At Clovis Community College in Clovis, N.M., the modest size of the IT staff was one of the main drivers behind a move to virtualize the data center. But it was also one of the chief hurdles keeping the institution from making the move.
“We’ve always dabbled with the idea of going virtualized, but we’re such a small shop, it was very difficult for us to figure out how to go that route,” says CIO Norman Kia. “That was our worst nightmare: trying to figure out how the hardware has to be configured with the virtual applications, and vice versa. We’d heard horror stories from other institutions.”
Clovis’s IT shop comprises only 10 people, all of whom specialize in several areas to back one another up as needed. But none of them has expertise in server virtualization. Even if the institution had the budget to hire another employee, Clovis might have had trouble attracting someone with the necessary skill set, Kia explains, given the college’s remote location in eastern New Mexico.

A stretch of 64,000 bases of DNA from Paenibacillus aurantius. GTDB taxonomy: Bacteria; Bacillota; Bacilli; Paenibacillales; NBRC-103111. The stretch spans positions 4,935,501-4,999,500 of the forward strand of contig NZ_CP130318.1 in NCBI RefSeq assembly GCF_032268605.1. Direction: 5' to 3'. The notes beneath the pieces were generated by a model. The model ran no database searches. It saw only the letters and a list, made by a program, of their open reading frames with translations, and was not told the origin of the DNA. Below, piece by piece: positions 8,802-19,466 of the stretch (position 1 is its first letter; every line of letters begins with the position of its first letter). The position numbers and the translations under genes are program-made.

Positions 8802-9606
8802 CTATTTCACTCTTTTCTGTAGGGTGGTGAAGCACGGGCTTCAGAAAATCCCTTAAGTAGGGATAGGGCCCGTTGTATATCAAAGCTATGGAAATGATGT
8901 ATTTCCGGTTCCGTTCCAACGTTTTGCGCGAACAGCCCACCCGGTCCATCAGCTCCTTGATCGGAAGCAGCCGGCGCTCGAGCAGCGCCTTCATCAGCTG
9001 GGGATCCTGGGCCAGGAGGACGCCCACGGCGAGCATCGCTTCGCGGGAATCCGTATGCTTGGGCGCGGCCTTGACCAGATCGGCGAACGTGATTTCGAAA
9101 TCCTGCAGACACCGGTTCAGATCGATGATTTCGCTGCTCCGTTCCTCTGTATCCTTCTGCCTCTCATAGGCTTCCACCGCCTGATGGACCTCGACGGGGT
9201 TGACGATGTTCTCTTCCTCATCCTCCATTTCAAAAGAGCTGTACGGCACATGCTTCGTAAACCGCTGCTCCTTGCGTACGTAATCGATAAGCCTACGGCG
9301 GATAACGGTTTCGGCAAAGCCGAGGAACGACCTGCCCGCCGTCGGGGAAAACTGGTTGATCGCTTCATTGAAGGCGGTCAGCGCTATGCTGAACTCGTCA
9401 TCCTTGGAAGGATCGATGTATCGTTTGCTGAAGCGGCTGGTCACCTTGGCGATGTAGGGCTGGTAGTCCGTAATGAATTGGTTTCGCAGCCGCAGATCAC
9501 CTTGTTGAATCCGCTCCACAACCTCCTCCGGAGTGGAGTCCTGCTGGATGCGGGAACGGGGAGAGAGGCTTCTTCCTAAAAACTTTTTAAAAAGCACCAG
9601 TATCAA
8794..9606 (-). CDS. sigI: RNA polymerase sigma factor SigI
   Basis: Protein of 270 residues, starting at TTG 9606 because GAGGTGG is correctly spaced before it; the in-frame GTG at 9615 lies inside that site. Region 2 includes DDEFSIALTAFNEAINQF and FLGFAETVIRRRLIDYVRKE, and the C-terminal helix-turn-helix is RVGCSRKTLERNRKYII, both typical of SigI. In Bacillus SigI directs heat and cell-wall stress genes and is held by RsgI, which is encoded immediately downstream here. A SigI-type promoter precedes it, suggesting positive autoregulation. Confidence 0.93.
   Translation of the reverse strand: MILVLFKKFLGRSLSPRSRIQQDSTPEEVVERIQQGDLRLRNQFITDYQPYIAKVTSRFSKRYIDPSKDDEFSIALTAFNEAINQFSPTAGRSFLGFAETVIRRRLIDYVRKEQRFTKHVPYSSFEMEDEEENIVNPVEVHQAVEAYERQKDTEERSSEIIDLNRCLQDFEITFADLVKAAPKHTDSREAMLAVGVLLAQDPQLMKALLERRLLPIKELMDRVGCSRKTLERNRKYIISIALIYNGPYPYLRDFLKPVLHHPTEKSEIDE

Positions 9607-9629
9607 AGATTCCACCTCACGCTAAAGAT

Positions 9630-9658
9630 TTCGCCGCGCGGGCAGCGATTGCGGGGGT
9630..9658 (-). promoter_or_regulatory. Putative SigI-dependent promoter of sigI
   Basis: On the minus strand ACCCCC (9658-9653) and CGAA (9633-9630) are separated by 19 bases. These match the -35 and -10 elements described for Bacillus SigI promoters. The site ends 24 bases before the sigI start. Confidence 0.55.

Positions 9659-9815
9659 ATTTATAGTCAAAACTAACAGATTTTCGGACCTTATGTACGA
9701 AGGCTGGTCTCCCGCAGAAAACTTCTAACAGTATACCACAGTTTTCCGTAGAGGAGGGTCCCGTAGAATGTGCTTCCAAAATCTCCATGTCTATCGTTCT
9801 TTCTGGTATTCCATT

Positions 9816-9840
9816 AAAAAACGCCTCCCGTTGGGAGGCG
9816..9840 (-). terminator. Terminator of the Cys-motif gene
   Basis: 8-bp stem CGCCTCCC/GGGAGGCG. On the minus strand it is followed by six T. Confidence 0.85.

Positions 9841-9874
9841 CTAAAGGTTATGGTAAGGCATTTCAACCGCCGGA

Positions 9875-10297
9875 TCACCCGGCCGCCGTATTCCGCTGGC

“I’ve talked to some of the bigger schools, and they have 50 or 60 people in their IT departments,” says Ricky Fuentes, director of user services. “They have one person dedicated to email, one dedicated to printers. We don’t have that type of specialization. We wear multiple hats.”
The irony was that server virtualization had the potential to reduce the management burden that physical servers put on the staff, freeing those employees to tackle strategic projects, rather than expending constant effort simply to “keep the lights on” in the data center.
Virtualization is far from a new technology. Last year, in fact, Gartner analysts said the server virtualization market was hitting its peak, with many organizations virtualizing 75 percent or more of their servers.